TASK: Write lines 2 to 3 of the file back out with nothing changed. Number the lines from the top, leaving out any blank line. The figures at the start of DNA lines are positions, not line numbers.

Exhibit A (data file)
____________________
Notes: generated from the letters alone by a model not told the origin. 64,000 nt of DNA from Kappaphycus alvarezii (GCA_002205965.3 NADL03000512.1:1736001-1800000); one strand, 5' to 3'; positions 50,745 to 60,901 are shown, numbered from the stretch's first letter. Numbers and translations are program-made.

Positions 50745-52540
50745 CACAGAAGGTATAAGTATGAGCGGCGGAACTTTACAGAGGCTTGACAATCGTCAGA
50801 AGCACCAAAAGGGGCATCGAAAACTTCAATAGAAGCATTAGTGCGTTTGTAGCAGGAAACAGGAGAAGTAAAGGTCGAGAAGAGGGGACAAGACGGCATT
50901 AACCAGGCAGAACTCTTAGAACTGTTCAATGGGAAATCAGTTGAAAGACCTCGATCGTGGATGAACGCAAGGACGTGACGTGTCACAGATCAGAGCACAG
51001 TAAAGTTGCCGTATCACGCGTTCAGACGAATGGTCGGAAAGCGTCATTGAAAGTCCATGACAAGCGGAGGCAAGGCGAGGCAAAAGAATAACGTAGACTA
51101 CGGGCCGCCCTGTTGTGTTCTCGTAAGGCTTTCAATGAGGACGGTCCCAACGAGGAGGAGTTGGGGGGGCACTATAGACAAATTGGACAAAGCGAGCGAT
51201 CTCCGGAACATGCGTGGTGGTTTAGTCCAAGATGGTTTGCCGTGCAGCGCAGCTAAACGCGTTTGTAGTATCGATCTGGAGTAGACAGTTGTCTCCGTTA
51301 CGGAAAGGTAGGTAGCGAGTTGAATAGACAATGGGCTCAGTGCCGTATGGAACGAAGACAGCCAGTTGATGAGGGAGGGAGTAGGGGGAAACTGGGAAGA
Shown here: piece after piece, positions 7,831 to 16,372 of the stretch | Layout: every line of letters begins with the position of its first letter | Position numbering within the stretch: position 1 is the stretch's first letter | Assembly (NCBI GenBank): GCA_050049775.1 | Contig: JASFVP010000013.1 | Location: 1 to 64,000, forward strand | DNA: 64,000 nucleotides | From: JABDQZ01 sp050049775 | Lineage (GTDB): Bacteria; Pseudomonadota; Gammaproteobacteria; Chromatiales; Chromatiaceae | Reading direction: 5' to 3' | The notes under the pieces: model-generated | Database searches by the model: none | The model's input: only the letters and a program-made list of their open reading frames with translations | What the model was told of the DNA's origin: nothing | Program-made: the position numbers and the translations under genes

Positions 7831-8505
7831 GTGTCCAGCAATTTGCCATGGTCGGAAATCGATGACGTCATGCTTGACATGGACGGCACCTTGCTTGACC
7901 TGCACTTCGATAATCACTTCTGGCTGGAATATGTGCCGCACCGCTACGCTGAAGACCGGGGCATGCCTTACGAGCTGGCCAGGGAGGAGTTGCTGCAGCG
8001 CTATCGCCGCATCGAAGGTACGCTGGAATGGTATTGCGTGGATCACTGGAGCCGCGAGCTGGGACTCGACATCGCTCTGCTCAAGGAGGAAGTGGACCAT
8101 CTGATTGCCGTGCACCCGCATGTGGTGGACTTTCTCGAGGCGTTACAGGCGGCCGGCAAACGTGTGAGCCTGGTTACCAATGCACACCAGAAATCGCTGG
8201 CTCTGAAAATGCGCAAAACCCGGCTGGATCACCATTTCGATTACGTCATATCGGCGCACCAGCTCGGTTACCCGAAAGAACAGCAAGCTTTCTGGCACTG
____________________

Positions 50745-52540
50745 CACAGAAGGTATAAGTATGAGCGGCGGAACTTTACAGAGGCTTGACAATCGTCAGA